Steve D

  7. #7
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    What we seem to be talking about here is redistribution of energy expenditure for a particular activity. It is only reasonable to think that there may be overall increases in total energy expended due to the introduction of inefficiencies into locomotive activity and also the additional weight carried (the poles). In my own case however, these things were never a consideration my only concern being to spare knees that are well beyond their prime and were giving me some problems while descending steep uneven terrain under abnormal axial loading (carrying the extra weight necessary for living outdoors for a day or more). I thought that was the reason poles were carried.

    During discussions with my son on this subject, his argument that using poles in such circumstances actually only leads to weakening of the knees, or at least obstructing development of knee strength to cope with the activity described, seemed to me to have some logical merit.

    I have since tried myself to go pole free but last Friday on a linear from Tal Y Bont to Storey Arms taking in all the summits of the northern escarpment on the way, I became a victim of over optimism and suffered greatly. I took 4.5 hours to complete a route that I completed less than 6 months ago in 2.5 hours. At the end of it my knees (particularly the right), my back and my right ankle were wrecked. Admittedly, on the previous outing I'd carried a light daysack of less than 4Kg and I used poles whereas this time I carried a 12Kg pack and no poles.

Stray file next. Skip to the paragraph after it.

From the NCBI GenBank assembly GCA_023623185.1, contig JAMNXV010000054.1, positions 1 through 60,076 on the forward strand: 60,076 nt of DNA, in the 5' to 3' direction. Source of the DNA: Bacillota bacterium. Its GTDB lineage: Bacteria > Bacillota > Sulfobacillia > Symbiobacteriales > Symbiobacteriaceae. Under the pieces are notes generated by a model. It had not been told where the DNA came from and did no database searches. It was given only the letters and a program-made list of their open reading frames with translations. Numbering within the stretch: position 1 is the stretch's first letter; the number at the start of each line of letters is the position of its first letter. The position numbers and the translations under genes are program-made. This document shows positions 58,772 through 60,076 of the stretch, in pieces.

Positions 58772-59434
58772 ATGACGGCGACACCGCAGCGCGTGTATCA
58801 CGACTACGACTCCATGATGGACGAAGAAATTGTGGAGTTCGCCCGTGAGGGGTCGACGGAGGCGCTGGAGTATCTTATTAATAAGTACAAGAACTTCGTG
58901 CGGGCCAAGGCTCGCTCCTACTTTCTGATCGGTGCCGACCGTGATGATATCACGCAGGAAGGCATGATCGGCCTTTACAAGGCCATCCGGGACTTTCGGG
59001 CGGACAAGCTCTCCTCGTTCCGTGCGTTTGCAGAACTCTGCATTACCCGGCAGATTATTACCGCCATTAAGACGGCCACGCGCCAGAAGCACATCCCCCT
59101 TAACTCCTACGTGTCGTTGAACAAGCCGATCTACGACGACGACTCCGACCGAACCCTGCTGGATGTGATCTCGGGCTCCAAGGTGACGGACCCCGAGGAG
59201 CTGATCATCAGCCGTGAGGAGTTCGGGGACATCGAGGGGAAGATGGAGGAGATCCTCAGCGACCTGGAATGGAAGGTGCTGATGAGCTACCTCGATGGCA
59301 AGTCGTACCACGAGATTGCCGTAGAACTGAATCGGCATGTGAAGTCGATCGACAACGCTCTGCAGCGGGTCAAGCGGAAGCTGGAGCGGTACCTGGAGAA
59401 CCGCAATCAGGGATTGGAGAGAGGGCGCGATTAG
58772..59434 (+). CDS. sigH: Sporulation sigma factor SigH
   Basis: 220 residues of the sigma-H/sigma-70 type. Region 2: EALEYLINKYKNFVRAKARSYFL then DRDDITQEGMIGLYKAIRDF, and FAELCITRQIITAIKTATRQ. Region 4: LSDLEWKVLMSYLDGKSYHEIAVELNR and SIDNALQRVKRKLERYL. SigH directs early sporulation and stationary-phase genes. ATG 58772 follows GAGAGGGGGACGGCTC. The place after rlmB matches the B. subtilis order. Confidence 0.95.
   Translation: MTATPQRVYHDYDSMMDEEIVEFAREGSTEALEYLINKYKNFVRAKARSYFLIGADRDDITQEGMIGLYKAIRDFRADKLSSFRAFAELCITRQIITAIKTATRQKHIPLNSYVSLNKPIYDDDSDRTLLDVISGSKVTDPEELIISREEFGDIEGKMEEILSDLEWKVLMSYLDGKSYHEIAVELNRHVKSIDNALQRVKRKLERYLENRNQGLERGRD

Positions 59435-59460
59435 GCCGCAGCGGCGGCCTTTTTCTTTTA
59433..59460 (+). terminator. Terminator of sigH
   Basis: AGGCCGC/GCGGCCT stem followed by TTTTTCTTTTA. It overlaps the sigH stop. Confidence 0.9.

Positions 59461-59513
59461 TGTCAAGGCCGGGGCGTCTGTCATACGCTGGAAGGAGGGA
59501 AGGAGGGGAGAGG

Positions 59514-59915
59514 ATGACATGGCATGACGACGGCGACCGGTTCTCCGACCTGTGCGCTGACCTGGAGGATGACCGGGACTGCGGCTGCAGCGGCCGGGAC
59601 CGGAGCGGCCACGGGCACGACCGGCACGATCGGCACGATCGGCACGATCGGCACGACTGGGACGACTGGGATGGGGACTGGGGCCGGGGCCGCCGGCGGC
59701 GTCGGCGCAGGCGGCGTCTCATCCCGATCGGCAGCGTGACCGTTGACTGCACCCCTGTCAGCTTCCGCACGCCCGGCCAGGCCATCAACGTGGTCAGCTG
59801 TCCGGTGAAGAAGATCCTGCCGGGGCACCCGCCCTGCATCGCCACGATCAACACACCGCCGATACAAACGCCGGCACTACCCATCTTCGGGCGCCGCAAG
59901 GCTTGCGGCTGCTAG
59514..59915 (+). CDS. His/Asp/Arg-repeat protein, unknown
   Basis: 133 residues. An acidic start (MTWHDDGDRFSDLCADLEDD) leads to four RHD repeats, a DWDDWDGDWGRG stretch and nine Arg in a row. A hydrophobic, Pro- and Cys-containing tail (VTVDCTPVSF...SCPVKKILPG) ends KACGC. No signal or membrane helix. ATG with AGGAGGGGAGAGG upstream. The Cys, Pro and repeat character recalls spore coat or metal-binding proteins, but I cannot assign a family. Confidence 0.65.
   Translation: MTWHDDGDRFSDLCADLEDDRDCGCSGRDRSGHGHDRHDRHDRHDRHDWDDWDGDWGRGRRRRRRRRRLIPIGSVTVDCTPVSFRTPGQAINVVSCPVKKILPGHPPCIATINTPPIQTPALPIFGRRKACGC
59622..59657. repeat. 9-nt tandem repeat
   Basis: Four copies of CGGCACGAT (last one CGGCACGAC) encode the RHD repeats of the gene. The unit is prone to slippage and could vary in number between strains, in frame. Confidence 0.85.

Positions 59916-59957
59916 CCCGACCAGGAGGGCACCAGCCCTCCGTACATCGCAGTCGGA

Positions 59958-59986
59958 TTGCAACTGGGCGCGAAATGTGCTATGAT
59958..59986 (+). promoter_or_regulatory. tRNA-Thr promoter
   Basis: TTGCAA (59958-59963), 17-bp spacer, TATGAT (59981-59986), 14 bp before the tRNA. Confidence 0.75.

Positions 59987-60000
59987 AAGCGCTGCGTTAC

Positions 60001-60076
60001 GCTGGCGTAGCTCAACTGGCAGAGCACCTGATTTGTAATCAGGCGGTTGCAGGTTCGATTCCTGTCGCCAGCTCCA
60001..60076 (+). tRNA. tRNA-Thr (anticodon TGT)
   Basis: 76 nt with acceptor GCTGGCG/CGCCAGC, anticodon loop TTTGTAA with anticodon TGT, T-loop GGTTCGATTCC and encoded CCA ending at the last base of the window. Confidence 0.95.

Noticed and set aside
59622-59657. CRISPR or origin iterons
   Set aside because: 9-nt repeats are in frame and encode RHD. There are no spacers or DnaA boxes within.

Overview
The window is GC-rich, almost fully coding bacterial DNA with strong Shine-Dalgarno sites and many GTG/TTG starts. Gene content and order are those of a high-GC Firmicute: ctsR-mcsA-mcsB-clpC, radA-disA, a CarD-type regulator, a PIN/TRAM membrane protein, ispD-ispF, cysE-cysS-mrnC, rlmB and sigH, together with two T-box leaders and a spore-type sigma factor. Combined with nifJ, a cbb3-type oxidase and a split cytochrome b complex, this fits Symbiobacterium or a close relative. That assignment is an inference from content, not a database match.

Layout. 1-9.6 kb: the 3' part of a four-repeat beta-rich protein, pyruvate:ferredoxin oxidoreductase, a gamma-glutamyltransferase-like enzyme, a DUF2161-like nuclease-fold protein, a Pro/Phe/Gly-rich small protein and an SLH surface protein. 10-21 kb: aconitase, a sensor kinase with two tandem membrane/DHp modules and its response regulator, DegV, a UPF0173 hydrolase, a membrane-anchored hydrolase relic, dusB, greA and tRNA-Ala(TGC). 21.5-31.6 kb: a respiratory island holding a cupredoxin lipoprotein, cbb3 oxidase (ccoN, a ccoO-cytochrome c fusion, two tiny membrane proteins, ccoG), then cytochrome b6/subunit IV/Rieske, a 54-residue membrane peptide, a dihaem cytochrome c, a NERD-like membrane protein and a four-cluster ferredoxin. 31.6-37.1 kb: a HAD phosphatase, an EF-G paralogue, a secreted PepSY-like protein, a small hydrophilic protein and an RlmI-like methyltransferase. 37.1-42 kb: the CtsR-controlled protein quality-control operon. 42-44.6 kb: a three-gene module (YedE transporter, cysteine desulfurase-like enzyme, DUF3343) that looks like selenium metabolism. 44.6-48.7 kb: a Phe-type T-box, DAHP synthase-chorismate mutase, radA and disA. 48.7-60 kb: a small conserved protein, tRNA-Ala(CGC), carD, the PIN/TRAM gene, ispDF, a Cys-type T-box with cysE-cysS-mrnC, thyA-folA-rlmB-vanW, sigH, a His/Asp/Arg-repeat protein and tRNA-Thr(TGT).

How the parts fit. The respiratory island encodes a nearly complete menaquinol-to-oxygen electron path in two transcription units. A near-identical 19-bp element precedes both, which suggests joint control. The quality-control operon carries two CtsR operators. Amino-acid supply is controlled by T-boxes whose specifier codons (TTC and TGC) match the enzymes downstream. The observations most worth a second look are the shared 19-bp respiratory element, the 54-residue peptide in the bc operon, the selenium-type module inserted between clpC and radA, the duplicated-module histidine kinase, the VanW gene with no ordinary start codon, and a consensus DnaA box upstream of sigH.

8. #8
    Ultra King Peter Clinch's Avatar
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    During discussions with my son on this subject, his argument that using poles in such circumstances actually only leads to weakening of the knees, or at least obstructing development of knee strength to cope with the activity described, seemed to me to have some logical merit.

    I think there's a very big place for working directly on knee support muscle strength, and also backing that up with poles.

    The main improvement in my knees appears to have coincided not with pole use but with doing lots of cycling spinning lower gears at higher cadences, and subsequently with XC skiing and telemarking. All of these have built up my quads, which support the knees. I've also changed downhill technique, keeping knees bent and taking the loads on the quads, and this saves my knees a lot of grief. So that's a Good Thing, but it takes effort and there are still times where my knees start to protest and it's then it's a good idea to prop them up a bit with poles. Taking it on muscles is all very well until those muscles are knackered, and then it's nice to have a prop. It's also the case that you'reless likely to get to the point where you need that prop if you're using them to start with... But I'd wholly endorse the idea of building up supporting muscles independently, which doesn'tneed to be done on your recreational walks (I still prefer shorter walks without them as they're a faff and get in the way).

    Pete.

  9. #9
    Initiate SteveD's Avatar
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    Mal

    I think if you are in a position to be out on a regular basis then your son's argument makes some sense. But I get out on the hill only a few times a year, there is no way that I can keep hill fit and my knees are the first to let me know.

    Being 52 and spending too much time in my youth running down hills probably didn't help either (come to that, learning to ski on 2m planks, and cycling many 1000's km's probably added to the wear and tear) But I am still able to get out and hold my own with the nippers that I walk with.

    Steve D

  10. #10
    Ultra King Mole's Avatar
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    Quote Originally Posted by Mal Mawr View Post

    on the previous outing I'd carried a light daysack of less than 4Kg and I used poles whereas this time I carried a 12Kg pack and no poles.

    wrong way round I think Mal.

  11. #11